Cancer death rates have fallen dramatically in the United States, but factor in obesity, as researchers did at the University of North Carolina Gillings School of Global Public Health, and the picture changes.
In a study published May 10 in JAMA Network Open, researchers showed that obesity-related cancer deaths are improving, but at a slowing pace.
Based on mortality data for 50 million people, deaths from cancers not associated with obesity — that’s lung cancer and skin cancer, among others — are declining at a rate almost three times faster than cancers linked to obesity, such as stomach, colorectal, uterine, thyroid and postmenopausal breast cancer.
“These are cancers where we could see even larger mortality improvements with creative and practical tools to combat obesity,” said study senior author Hazel B. Nichols, associate professor in the Department of Epidemiology at the UNC Gillings School of Global Public Health.
Most Americans weigh more than recommended and being overweight or obese puts them at risk for certain cancers.
Extra weight can cause changes in the body that help lead to cancer, such as long-lasting inflammation and higher than normal levels of insulin and hormones that can fuel cell growth, according to the U.S. Centers for Disease Control and Prevention.
Cancer death rates are one of the best measures researchers use to track progress against cancer.
Study authors set out to answer whether widespread obesity could stall progress against cancer the same way it has with heart disease. Improvements in heart disease mortality slowed after 2011 and obesity may have contributed to the deceleration.
“What was puzzling was that we didn’t see the same pattern of slower improvements when looking at cancer overall — which is surprising because obesity contributes to both cancer risk and heart disease risk,” said Nichols, who studies cancer trends to improve decision-making in cancer care. “When we focused on the differences between obesity-related cancers and non-obesity related cancers we saw that improvements for obesity cancers were not as impressive — consistent with the pattern for heart disease.”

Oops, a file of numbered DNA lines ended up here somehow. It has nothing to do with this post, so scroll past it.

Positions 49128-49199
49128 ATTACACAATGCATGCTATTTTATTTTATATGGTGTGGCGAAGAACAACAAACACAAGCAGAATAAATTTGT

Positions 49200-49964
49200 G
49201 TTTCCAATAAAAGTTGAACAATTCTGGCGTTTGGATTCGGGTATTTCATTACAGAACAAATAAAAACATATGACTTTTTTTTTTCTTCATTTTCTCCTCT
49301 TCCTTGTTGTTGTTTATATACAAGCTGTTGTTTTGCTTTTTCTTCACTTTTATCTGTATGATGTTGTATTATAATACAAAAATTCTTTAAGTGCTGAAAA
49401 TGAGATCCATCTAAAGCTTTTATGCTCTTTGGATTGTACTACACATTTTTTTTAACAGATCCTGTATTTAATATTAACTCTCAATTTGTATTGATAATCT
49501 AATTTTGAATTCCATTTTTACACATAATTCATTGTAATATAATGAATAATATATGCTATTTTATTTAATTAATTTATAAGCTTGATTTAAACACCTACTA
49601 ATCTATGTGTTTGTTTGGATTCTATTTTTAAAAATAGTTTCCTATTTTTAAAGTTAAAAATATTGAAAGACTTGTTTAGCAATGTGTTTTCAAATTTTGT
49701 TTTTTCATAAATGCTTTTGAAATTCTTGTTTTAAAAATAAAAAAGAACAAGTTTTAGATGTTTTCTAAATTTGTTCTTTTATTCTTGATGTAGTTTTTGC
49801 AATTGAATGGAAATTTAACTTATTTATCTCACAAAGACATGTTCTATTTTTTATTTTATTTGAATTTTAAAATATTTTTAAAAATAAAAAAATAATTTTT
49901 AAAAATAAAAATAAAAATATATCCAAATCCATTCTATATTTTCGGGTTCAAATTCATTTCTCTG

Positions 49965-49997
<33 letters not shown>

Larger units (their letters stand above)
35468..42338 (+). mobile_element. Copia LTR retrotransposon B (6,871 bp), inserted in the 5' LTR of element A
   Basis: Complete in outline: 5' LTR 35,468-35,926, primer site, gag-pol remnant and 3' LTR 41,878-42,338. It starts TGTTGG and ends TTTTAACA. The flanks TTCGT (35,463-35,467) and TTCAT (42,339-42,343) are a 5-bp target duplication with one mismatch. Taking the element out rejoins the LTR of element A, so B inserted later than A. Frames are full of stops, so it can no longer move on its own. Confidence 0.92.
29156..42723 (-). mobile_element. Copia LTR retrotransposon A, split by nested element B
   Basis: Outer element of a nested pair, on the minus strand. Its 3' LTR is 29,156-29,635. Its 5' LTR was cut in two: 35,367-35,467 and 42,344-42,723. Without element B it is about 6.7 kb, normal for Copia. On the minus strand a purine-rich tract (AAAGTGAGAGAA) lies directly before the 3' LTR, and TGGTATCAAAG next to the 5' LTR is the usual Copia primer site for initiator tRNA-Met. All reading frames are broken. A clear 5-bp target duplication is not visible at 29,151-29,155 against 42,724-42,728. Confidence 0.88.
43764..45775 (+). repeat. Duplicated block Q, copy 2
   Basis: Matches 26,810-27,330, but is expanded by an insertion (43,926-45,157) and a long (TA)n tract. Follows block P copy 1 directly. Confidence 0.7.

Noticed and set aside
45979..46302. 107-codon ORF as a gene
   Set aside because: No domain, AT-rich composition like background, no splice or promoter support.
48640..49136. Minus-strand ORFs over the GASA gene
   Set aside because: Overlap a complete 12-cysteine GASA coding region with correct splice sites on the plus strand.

For example, the study showed that in 2011, 110 people out of 100,000 died from cancers not related to obesity. In 2018, the mortality rate for those cancers fell to 93.8 deaths per 100,00 people, representing a 2.29% annual decline.
During the same period, the decline for obesity-related cancers was much slower, changing from 58.4 to 54.9 deaths per 100,000 people, roughly a third the rate — at .83% — of non-obesity related cancers.
Additionally, obesity may be contributing to more of the cancer deaths in the U.S. Cancers not associated with obesity accounted for 66.8% of cancer deaths in 1999, decreasing to 62.6% in 2018, according to the study.
Declines in cancer deaths are owed to fewer people smoking, along with better screening and treatments, according to the American Cancer Society.
But the findings by the UNC researchers, which include Christy Leigh Avery, an associate professor at Gillings School of Global Public Health specializing in cardiovascular epidemiology and a fellow at the Carolina Population Center and Annie Green Howard, an associate professor in biostatistics at Gillings and fellow at Carolina Popular Center, reinforces the effect of obesity on cancer.
“Obesity is a risk factor for many, but not all, types of cancer,” Nichols said. “We need to make maintaining a healthy weight an obtainable goal for everyone in terms of safe public spaces, availability and affordability of nutritious foods, and other structural factors. The good news in that is if we’re able to make these changes as a society, we will be able to improve the health of a nation.”
The National Institutes of Health funded the study.
Story Source: Materials provided by University of North Carolina at Chapel Hill. Note: Content may be edited for style and length.
Journal Reference: Christy L. Avery, Annie Green Howard, Hazel B. Nichols. Comparison of 20-Year Obesity-Associated Cancer Mortality Trends With Heart Disease Mortality Trends in the US. JAMA Network Open, 2021; 4 (5): e218356 DOI: 10.1001/jamanetworkopen.2021.8356
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